GARDENS HOTEL

The Gardens Hotel is hidden behind walls and foliage on the corner of Angela and Simonton. One of the Key West’s leading citizens is proprietor. Kate Miano. Charming. Beautiful. An outstanding business person.

One of the events Kate sponsors is a sunday get together for locals and tourists inside the gardens. From 5-7. Musicians on the back porch of the main building. Seating all over. A small bar to the rear. Always everyone greeting and hugging.

There was a time I went every sunday. Then, stopped. Don’t know why. Decided to stop in yesterday. Glad I did.

Chatted with Lynda and Bob Frechette, two people I have not seen in a while. Ran into many other friends and acquaintances.

I had a good time.

Kate was not there. She is somewhere in France.

I went downtown a bit earlier to see the Power Boat Races Parade. As anticipated, magnificent! People standing on both sides of Duval watching. The boats long and sleek. People sitting top side. Locals, boat owners and crews.

There are 40 boats entered in the races.

Following the Gardens visit, I walked over to La Te Da for dinner. At the outside bar. Crispy duck, of course.

I spent my morning and early afternoon yesterday writing this week’s Konk Life column. Dracula in the Operating Room. How is that for a title!

The column has to do with the college student loan program and the government’s involvement money wise. The government makes $40 billion plus a year in profit.

The government is Dracula and the loan program the operating room.

The Key West History section mentioned Alben Barkley having visited Key West to visit with President Truman. Barley was Vice-President at the time.

Barkley was Truman’s running mate in the 1948 election. The election where everyone gave Truman a hard time and no chance of winning. Barkley was Senate Majority leader. He stuck by Truman through out.

People were surprised when Truman selected Barkley. Barkley was 70 at the time. Back then, 70 was considered old for the man who might have to step in to serve as President.

The Citizen rang the bell twice this morning.

The World Almanac section made mention of the November 9, 1965 blackout. The blackout covered the entire northeast United States. 30 million were without power for a significant period of time.

My family and I were among those without power.

It was around 6 in the evening. I had worked out at the YMCA.  Just finished my shower when the lights went out. I looked out the window. The lights were out all over town. Attendants came by with flashlights and I was able to dress.

The streets were dark. No street lights working. No lights anywhere, except for the stars in the sky.

I got in my car and drove home. Radio would not work. I could not call my wife since cell phones did not exist at the time. Intersections were a problem. Traffic lights not working.

When I got home, my wife had candles out. Dinner had been prepared. I told the children we were going to have a party. It was cold. The oil burner had stopped operating.

We laid blanket on the living room floor. Lite the fire place. There we ate. There we slept.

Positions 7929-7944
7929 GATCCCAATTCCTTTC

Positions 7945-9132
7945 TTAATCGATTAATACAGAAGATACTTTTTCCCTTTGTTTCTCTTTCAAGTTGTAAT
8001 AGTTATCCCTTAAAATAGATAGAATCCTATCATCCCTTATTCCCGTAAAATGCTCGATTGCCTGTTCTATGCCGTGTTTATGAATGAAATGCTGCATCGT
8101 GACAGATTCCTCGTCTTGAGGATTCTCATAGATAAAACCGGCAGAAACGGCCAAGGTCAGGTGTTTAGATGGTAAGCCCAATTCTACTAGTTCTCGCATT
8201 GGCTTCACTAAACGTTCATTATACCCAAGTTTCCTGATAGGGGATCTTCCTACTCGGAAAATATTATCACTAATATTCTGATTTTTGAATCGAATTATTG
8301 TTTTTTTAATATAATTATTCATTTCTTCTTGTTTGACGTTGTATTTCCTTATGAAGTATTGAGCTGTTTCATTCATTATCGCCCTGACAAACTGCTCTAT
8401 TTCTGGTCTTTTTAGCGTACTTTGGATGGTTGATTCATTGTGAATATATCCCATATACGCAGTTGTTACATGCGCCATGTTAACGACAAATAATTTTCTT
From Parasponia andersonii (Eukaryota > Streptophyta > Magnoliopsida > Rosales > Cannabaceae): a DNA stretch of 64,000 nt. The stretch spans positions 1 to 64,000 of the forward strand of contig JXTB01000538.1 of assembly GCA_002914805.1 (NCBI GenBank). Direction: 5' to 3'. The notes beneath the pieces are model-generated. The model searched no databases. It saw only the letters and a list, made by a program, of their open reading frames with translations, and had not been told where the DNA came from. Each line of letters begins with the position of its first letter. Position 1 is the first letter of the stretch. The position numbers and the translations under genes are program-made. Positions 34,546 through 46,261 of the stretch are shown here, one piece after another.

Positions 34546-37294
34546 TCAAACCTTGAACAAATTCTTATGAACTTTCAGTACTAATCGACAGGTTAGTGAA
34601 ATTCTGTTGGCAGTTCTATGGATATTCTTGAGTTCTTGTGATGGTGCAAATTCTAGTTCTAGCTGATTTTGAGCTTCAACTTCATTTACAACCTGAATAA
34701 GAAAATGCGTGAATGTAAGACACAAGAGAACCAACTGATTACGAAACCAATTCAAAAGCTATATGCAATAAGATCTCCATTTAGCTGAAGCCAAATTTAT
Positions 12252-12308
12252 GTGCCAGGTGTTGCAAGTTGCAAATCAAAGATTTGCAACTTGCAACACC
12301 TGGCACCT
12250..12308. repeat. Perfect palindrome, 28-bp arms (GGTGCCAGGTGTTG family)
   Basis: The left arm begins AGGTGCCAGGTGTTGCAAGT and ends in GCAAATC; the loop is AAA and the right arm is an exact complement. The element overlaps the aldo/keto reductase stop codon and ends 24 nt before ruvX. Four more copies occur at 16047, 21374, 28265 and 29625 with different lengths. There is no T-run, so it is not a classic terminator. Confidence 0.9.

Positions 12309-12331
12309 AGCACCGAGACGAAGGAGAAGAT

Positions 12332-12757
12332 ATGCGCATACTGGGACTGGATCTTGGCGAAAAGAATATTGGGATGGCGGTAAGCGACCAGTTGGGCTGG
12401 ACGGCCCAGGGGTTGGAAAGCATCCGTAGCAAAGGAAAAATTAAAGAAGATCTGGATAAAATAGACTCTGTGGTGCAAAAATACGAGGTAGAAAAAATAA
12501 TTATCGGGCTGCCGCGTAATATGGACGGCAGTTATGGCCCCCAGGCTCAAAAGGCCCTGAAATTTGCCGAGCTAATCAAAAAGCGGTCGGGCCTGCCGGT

As the night wore on, I was becoming concerned. Could this be the start of actual war between the U.S. and the Soviet Union? Don’t laugh. Serious business back then. We worry today about an ISIS attack. Nothing compared to the fear we had of a Russian attack back then. It would be nuclear war.

Utica was 14 miles from Rome. Rome had a SAC base. SAC would carry our nuclear bombs to Russia in the event of war. Rome would be one of the first places the Russians would hit.

Nuclear war was always in the forefront of our minds. Most of us were alive in 1945 when Hiroshima and Nagasaki were bombed.

Rockefeller was New York governor at the time. He had recommended people build shelters in their backyards. A concrete type bunker under the ground. Few did. We did not think they would help if a nuclear weapon were detonated.

The lights went back on the next day. Some non-consequential event occurred in another state that blew a generator or something. Parts of Canada were also affected.

Khrushchev was head of the Soviet Union at the time. A bully like Putin. Perhaps more so.

Khrushchev had attended a meeting of the UN General Assembly two years earlier in 1960. He took his shoe off, stood up, slammed his shoe on the desk before him, and lite into a tirade against the United States.

One of the things Khrushchev is remembered for is his threat to the United States: “…..history is on our side. We will bury you.”

Enjoy your day!

 

 

 

One comment on “GARDENS HOTEL

  1. I was at the College at the time. And we went out and directed traffic. Laugh! Only cause the bars didn’t have power to ring the cash register. Beer was carbonated and would flow. But it was never given away. Funny the stuff you remember. When the power went on, AT&T called us all in because there was hell to pay with the computers. Made a ton of overtime rerunning and reprinting reports. Manually rechecking control totals stunk big time. But the money was great. Personally I was wishing for it to happen again. As a double E, we were in big demand. Now no one wants us tired fat old white guy injineers!

    fjohn68

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